BEFORE THERE was ever such a thing as a supermodel or a Kardashian, the world's best-known multimedia sex symbol was a loud, fat lady named Sophie Tucker.
Possessed with a formidable girth and an even fuller voice, Sophie Tucker reigned over every single performance platform that existed in the early 20th century, from vaudeville and Broadway stages to radio to film to television. For six decades, audiences flocked to see her sing and perform her self-deprecating shtick, and the batwing arms of her celebrity reached around the world.
“She was as big as Elvis. Or Madonna,” confirms former fellow nightclub act Tony Bennett in a new feature-length film, The Outrageous Sophie Tucker, closing out the Savannah Jewish Film Festival this Saturday, Jan. 31.
Born in 1887 somewhere in between the pogrom-infested Ukraine and the golden streets of America, Sonia Kalish was the daughter of Jewish immigrants who settled in Hartford, CT. The whole family cooked and cleaned in their kosher restaurant, which proved far too boring for the gregarious young girl, who used to belt out tunes for tips in the doorway.
She eloped at 16—but when she found marriage and motherhood just as oppressive, she ditched her schlemiel of a husband, left her son with her parents and split for New York City.
She renamed herself Sophie Tucker, and her first showbiz gig came soon after—performing in blackface as a ring shouter for a vaudeville director who told her she was “too big and ugly” to go on as herself. She conveniently forgot her makeup kit while on tour and marched on stage anyway. After a stint with the famed Ziegfield Follies in 1909, the bawdy Jewish babe with the big hips became a headlining act all over the country with her signature songs “Some of the These Days” and “My Yiddishe Momma.”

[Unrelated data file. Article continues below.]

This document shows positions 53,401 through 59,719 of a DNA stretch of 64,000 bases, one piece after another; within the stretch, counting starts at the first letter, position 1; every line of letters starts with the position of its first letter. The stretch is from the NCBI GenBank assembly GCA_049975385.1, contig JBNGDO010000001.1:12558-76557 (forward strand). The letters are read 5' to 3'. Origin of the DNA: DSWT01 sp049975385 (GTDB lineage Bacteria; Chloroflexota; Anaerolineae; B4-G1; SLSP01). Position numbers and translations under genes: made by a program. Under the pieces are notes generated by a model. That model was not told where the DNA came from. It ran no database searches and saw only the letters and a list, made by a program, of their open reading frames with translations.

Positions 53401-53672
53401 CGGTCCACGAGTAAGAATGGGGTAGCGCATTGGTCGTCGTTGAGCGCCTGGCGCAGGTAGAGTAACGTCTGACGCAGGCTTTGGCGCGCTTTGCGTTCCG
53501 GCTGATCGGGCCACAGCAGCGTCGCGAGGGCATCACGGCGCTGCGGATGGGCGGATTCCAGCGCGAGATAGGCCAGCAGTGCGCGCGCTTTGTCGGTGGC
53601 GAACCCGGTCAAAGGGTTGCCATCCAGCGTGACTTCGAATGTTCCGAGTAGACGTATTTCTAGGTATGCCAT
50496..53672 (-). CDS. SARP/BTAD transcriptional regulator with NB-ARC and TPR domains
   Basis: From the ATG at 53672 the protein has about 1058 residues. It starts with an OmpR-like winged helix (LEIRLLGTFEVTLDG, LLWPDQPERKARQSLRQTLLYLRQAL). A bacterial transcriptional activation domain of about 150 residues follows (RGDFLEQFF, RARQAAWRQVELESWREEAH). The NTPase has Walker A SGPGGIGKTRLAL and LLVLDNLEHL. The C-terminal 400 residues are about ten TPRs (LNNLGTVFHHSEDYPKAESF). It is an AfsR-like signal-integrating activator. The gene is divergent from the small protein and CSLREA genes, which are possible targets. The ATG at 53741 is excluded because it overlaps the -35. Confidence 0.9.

Known as the “Last of the Red Hot Mamas,” Tucker touted feminine sexuality and empowerment long before the term “slut shaming” darkened the lexicon. In an era when it was indecent for women to show up in public without white gloves, she was adamantly unapologetic about her sexual ardor and even less so about her size, promoting big beauty body acceptance with songs like “I Don’t Want to Get Thin” and “No One Loves a Fat Girl, But Oh, How a Fat Girl Can Love!”
The Outrageous Sophie Tucker chronicles her rags-to-riches rise, charming tenacity and legendary generosity through interviews compiled by husband-and-wife Sophie Tucker superfans Sue and Lloyd Ecker. , who produced the film as well as a Grammy-winning CD of Tucker’s recordings and a forthcoming book about their shared idol’s life.
The Eckers became enamored of her on their very first date: They attended a Bette Midler concert, in which the red-headed entertainer referenced Tucker’s genius throughout the show. Afterwards, they researched the lady who inspired the Divine Ms. M’s dynamic act and found a once-bright star that was fading, but not forgotten.
“Anyone we wanted to talk to, all we had to do was mention Sophie Tucker and we were in,” says Lloyd, who was able to schedule facetime with Bennett, Paul Anka, pianist Michael Feinstein and other musicians who had worked with Tucker.
The documentary also draws from 400+ scrapbooks kept by Tucker herself, now archived at the New York Library and Brandeis University. Within are playbills from the 1920s, notes from U.S. Presidents and place cards from dinner with the Queen of England.
“Not only did Sophie keep all her show biz memorabilia, but she also kept every single card, letter and telegram that anyone ever sent to her,” Sue marvels.
“It took us four years to read everything,” says Lloyd with a grin.
Almost a hundred years after her heyday, Sophie Tucker isn’t exactly a pop culture meme these days. Still, the film has found a niche among older Jews who remember their parents’ adoration of her, and it’s also attracted a strong following in the gay community.
“We knew we had a Jewish audience for this film, and we’ve been really pleased that it’s found a gay audience as well,” says Neil Friedman, President of Menemsha Films, who released The Outrageous Sophie Tucker in eight Florida theaters last fall to sold-out runs.
“Apparently there are a lot of impersonators and drag queens who perform as Sophie around the country and Canada.”
It’s no shocker that Sophie Tucker endures as a gay icon: After all, she did mentor Judy Garland, and her dear friend J. Edgar Hoover reportedly coveted her gowns.
The real challenge is to help younger generations understand that every pop star who tells us that “it’s about that bass” owes their shtick to Sophie Tucker.
“Sophie did it first,” reminds Friedman.
“And our job with this film to see how young we can make the audience.”